Liam Stewart, founder of Heal the Hurt with one of the priests from the Friars of Renewal.
The founder of a Derry based counselling service has warned it will close within days unless funding is found to keep it going.
Liam Stewart says Heal the Hurt, which helps people combat a range of addictions, will be forced to close on November 4 as money to keep its premises at the city's Northside shopping centre running is on the verge of running out.
Speaking to the Derry News, Mr Stewart who founded the voluntary service in 2016 said: “Seventeen people who attended the group have died since Heal the Hurt opened. The youngest was 19 and the oldest was 54. There is a drink and drugs epidemic in this city. It's massive. Most of the people in my group that died, died from prescription drugs.
“We've treated around 9,000 people, so if the doors close, I don't know where they are going to go. It's the only place I know of in Northern Ireland that you don't need an appointment. If yiu need help, you can turn on the day and start therapy.”
The professional counsellor admits that he's “at the end of his tether” with regard to trying to find a solution to the problem.
“It's the concern that the service will be forced to close. I have approached community organisations for help, but there is little funding out there,” Liam said.
Heal the Hurt offers counselling to those suffering from addiction to alcohol as well as prescription and recreational drugs. Therapy services are provided via group and one-to-one counselling sessions and the organisation also provides educational talks.
Liam continued: “There is a shame and a stigma attached to addiction by some people. But, I try to teach people that there is no shame in addiction. The only shame is in doing nothing about it. That's why I do what I do.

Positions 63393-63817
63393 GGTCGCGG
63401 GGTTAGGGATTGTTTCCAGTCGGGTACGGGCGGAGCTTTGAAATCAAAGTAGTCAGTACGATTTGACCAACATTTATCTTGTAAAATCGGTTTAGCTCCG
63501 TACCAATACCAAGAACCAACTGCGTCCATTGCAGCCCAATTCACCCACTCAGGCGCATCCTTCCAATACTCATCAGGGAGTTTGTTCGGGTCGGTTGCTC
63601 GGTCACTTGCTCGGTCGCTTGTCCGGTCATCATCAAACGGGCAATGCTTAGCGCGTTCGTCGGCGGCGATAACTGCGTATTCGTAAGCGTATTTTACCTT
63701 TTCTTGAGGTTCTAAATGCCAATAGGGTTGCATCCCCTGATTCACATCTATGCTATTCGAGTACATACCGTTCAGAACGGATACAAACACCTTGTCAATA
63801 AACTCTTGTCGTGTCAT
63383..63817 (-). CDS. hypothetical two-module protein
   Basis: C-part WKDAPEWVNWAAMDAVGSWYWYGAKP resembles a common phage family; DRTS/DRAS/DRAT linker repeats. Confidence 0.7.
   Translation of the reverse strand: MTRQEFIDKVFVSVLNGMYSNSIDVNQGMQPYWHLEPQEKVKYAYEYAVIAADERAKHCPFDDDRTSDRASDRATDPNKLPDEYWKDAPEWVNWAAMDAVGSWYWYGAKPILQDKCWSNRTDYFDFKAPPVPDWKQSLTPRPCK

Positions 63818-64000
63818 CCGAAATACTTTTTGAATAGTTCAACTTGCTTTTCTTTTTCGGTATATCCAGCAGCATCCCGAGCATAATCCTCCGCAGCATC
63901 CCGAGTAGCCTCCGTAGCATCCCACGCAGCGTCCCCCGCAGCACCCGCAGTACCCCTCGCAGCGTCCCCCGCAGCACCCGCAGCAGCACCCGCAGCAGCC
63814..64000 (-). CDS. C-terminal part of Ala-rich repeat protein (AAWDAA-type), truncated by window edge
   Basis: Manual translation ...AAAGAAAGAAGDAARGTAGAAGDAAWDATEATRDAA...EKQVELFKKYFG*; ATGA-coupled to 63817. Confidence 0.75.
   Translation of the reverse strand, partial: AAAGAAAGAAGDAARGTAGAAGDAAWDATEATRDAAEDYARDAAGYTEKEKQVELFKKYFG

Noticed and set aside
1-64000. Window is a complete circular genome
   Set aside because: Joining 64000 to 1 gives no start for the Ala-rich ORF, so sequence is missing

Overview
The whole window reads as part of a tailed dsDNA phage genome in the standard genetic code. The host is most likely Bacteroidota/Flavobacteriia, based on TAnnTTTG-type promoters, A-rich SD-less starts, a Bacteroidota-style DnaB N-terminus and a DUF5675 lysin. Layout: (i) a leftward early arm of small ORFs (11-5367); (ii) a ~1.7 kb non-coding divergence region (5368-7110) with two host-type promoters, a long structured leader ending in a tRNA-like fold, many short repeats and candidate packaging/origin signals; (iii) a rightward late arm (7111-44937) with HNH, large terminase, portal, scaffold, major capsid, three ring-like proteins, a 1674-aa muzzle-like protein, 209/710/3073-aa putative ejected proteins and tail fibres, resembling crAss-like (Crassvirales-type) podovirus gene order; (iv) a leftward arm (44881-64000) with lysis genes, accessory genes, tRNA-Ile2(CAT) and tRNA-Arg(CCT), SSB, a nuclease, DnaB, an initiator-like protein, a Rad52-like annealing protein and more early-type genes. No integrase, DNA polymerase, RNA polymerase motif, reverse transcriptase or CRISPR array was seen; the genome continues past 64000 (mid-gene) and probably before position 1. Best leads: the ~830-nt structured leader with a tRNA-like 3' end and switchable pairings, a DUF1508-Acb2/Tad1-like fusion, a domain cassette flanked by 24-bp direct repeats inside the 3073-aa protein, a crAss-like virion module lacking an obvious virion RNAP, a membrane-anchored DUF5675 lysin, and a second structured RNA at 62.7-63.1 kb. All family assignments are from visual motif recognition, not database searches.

“The first people to help us get set up were Creggan Neighbourhood Partnership. They opened the door to us and let us in and gave us a room free of charge. It got too big and we had to look for different premises.
“But, we have no grants or anything so the expense has become too much. At the minute people's generosity is keeping us above water and no more. I think our closure will mean that it's inevitable that more people will die, because where are they going to go?”
Mr Stewart said the biggest problem in terms of drug addiction he's currently experiencing is through the prescription drug Xanax which is used to treat anxiety and depression.
“This drug has killed a lot of people. They are slow releasing over an eight hour period, so people are taking four of them, getting no hit, so they take another four of them so it slows their heart down and they die in their sleep.
“You get friendly with people and form relationships with them and then all of a sudden they aren't sitting there anymore – they're gone.
“I have got help from the Friars of the Renewal down at the White Chapel in Galliagh in Derry who have been helping me out one day a week for three years. Two of the priests have been there every Tuesday.
“I'm just trying to throw it out there to the community to see if anyine can help, because we are hanging by a thread now. I don't know what more to do or say at this stage.
“We have 60 people currently who sober, who are away from heroin, away from prescription drugs and away from alchol. They are totally substance free. That's 60 people's lives saved and 60 people whose mother and father didn't have to bury their son or daughter.”
Liam added that the organisation had plans to expand their services into County Derry as well.
“We've just been up in Dungiven doing a public information session. They want us to provide services there one day a week and they would supply the room. That was just last week.
“There's a girl comes all the way from Dungiven every day of the week to Derry on the bus and back again. She's a credit to herself and she thought it would be brilliant if we could go to Dungiven. People come to the groups trying to get well and the way forward is educate people on addiction,” he said.
Anyone that wishes to speak to Liam Stewart about helping Heal the Hurt or learning more about the services provided by the organisation should call 07783910072.
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